Director: Ben Affleck
Writer: Chris Terrio
Cast Members: Ben Affleck, Bryan Cranston, Alan Arkin, John Goodman
Runtime: 120 min
One of the problems associated with turning a well-known historical event into a film is that a good portion of the audience may already be aware of the story’s outcome. The creation of an engaging and suspenseful film therefore presents a challenge, one that Argo rises to with confidence. By equal turns thought provoking, humorous, and tense, this film takes an audience on a wild ride of emotion and delivers them breathless to a satisfying conclusion.
After revolutionaries invade the American Embassy in Iran, six individuals manage to escape and seek refuge with the Canadian Ambassador. In an attempt to orchestrate their rescue, exfiltration expert Tony Mendez (Ben Affleck) arranges a risky plan to smuggle the Americans out of the country disguised as a Canadian film crew. Not only must Mendez convince officials that this plan could work, but an entire phony movie, complete with a fake producer (Alan Arkin), make-up artist, (John Goodman), plot, etc., must be created as well. Based on a true story.
Rarely does one encounter a film that is able to manipulate the emotions of an audience as effectively as this one does. Although a viewer may be aware of the outcome of the story, as was I, the film is nevertheless able to create suspense and fascination. A smattering of well-appreciated comedy lightens the mood enough for the viewing experience to be wholly enjoyable and never bleak, although the seriousness of the situation is never compromised by deft comic duo Arkin and Goodman. An earnest performance by Affleck creates a likable character that is easy to root for, and many of the escapees are given backstories that allow them to appear human and relatable, resulting in genuine audience concern for their well-being.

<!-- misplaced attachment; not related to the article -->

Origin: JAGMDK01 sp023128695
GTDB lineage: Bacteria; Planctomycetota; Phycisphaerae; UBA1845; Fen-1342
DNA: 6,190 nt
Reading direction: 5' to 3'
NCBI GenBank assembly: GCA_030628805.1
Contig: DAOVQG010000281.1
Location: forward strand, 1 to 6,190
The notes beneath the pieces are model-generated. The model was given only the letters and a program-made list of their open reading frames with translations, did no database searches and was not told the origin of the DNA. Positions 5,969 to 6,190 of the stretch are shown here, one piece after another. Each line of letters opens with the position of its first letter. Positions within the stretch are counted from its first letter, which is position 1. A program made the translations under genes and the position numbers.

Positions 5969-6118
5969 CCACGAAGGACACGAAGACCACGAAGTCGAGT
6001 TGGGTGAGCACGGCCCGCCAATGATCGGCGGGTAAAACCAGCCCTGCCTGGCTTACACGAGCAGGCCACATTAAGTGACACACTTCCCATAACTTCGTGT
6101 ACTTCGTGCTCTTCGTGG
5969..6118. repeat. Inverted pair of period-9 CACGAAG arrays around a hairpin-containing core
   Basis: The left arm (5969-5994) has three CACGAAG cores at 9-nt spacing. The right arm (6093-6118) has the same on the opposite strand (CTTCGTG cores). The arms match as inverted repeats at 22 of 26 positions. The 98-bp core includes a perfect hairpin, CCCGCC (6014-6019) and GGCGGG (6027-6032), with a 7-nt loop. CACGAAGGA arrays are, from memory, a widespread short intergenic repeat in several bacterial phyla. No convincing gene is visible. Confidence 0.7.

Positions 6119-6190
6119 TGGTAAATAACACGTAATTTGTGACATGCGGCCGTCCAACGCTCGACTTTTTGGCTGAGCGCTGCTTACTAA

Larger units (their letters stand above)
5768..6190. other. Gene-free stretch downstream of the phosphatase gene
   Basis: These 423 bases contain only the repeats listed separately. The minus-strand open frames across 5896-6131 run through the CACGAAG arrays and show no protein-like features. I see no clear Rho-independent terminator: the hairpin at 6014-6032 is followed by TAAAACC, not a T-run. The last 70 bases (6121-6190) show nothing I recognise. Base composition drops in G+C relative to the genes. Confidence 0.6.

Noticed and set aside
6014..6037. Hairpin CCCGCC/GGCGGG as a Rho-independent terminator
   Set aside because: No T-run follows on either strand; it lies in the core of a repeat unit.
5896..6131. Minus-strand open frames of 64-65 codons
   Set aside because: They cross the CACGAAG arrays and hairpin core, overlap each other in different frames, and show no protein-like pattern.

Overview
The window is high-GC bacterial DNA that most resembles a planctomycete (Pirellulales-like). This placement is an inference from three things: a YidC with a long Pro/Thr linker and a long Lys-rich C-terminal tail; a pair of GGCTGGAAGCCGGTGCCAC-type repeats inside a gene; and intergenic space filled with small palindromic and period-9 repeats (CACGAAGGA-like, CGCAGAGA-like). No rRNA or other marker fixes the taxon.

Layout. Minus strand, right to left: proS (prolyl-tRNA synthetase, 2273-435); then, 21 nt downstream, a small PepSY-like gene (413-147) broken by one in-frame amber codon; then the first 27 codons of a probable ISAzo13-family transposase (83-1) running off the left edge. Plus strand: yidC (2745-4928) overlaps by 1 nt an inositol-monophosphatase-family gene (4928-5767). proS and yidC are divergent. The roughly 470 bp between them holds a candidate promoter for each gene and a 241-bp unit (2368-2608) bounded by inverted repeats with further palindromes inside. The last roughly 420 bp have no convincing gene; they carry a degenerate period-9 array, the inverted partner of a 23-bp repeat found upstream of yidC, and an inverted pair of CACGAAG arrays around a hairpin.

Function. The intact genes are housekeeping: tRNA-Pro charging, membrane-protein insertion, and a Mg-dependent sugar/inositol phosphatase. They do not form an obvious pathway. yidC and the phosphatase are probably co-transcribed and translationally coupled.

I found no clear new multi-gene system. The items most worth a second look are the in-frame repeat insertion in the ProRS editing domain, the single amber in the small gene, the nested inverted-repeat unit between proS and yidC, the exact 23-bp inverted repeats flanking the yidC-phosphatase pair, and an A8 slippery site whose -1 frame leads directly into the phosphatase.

As detailed in my previous article for the film Lincoln, it is unlikely that Argo will win Best Picture due to director Ben Affleck’s failure to receive recognition in the Best Director category. I believe this to be a great shame, and Argo to be the best picture of the year. Although Ben Affleck did not receive a Best Actor nomination, it was a pleasant surprise to see the Best Supporting Actor nomination for Alan Arkin, who deftly handled the task of providing much of the tasteful humor found within the film. However, while it did make us laugh, the performance does not leave us in awe, as did those of some of his fellow competitors in this category.
A perfect balance of sincerity, as owed to the serious political and human rights issues depicted within the film, and humor create a highly engaging film that never bores even though the story may be well remembered. The fact that one may find themself at the edge of their seat in eager anticipation for an ending of which they are already aware speaks volumes as to the power of this film. My choice for Best Picture; who knows, a surprise win may just be in the cards for this thoroughly enjoyable piece of film.